Spike Jonze’s adaptation of ‘Where the Wild Things Are’, Maurice Sendak’s beloved story about Max, a naughty boy in a wolf suit who sails away to an exotic jungle and meets giant beasties who make him their king, takes this tendency even further. In expanding the couple of dozen pages of Sendak’s picture-book to feature length, Jonze and his co-writer, Dave Eggers, approach atavistic fantasy with jarring formal and psychological realism. The forest, desert and mountain locations are real, as are the creature costumes (CGI facial expressions aside); beautifully photographed, often in handheld shots and magic-hour light, these landscapes and figures have a solidity, weight and detail that feels uncanny in an age of virtual imagining.
Lumbering around their island with satisfying heft, these weird beasts – hybrids of human, animal and mythical parts that faithfully realise Sendak’s drawings – have an oddly quotidian social dynamic and comically normal names: insecure Judith and Alexander (voiced by Catherine O’Hara and Paul Dano), more assured Ira and Douglas (Forest Whitaker and Chris Cooper), gruff but vulnerable Carol (James Gandolfini). Feeling less like a pack of monsters than a group of long-arrested adolescents left to their own devices, they entertain crushes, grudges and neuroses, pile gleefully into group projects, sustain minor injuries and go off in sulks, yearning for structure and security all the while. Think ‘Lord of the Flies’ on Fraggle Rock. Finding himself in loco parentis, Max must take emotional responsibility, and one of the film’s pleasures is young Max Records’s deft and unaffected portrayal of this shift.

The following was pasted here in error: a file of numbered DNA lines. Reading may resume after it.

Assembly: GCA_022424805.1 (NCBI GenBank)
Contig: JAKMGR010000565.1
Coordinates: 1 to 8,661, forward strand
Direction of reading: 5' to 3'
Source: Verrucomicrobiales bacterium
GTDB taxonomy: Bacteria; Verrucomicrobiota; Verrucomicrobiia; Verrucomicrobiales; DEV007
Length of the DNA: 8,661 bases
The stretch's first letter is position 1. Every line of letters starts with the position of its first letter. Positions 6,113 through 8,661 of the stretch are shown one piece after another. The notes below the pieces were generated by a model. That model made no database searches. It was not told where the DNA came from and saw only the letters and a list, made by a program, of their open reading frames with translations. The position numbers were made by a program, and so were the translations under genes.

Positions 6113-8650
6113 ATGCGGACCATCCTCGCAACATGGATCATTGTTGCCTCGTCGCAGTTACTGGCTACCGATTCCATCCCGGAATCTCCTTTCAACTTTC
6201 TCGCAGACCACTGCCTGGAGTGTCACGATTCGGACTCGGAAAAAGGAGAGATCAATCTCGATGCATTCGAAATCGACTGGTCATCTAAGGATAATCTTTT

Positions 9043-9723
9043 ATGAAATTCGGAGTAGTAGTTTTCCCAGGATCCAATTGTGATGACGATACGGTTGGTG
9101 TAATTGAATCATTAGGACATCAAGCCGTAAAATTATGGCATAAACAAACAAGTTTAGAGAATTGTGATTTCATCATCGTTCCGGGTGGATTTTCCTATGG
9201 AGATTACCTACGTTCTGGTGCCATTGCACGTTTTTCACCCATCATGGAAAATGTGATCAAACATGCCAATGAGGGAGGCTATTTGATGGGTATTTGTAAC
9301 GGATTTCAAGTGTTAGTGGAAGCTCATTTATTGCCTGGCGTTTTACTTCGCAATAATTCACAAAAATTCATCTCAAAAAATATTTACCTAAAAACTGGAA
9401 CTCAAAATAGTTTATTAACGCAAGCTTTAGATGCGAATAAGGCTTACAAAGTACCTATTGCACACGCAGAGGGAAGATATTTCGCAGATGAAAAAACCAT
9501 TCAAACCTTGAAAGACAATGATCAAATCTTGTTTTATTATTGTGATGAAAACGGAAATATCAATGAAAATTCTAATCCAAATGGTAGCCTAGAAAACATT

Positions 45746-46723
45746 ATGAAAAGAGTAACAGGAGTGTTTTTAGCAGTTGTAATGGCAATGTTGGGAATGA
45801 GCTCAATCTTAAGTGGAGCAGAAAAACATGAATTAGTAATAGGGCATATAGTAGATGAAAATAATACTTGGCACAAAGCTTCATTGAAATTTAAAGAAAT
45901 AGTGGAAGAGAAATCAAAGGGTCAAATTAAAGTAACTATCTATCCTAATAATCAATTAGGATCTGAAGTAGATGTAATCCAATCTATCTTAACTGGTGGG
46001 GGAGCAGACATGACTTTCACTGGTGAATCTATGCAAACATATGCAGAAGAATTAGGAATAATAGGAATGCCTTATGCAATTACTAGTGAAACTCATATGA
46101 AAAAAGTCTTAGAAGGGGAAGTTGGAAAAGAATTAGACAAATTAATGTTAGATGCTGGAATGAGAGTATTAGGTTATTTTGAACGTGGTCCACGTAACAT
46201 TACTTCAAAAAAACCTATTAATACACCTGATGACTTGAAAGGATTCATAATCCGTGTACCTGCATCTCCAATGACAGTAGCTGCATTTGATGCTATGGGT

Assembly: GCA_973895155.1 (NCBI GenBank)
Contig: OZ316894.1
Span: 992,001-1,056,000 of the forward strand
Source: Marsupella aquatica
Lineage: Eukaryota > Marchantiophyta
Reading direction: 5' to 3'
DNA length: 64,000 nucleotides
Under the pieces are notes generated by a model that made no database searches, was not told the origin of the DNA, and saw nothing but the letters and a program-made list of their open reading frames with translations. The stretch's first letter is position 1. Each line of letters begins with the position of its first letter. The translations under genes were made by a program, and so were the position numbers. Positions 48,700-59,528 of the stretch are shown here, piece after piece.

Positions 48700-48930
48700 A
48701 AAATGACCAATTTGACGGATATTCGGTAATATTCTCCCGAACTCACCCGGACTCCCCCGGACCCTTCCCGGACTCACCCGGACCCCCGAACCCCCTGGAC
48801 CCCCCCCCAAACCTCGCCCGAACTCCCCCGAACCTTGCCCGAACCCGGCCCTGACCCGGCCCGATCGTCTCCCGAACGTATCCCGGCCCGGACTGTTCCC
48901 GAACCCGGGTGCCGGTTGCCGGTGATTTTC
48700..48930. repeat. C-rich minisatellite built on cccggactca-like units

It’s hard to guess whether many children will enjoy the movie. Ponderous at times, it could probably be 15 minutes shorter and lacks a real sense of mortal danger. There’s also sometimes an over-determined feel to the correspondences between the island adventure and Max’s real life with his mother (Catherine Keener) and sister, as laid out in the opening scenes. But ‘Where the Wild Things Are’ stands out for its unusually potent evocation of the timbre of childhood imagining, with its combination of the outré and the banal, grand schemes jumbled up with delicate feelings and the urge to smash things up.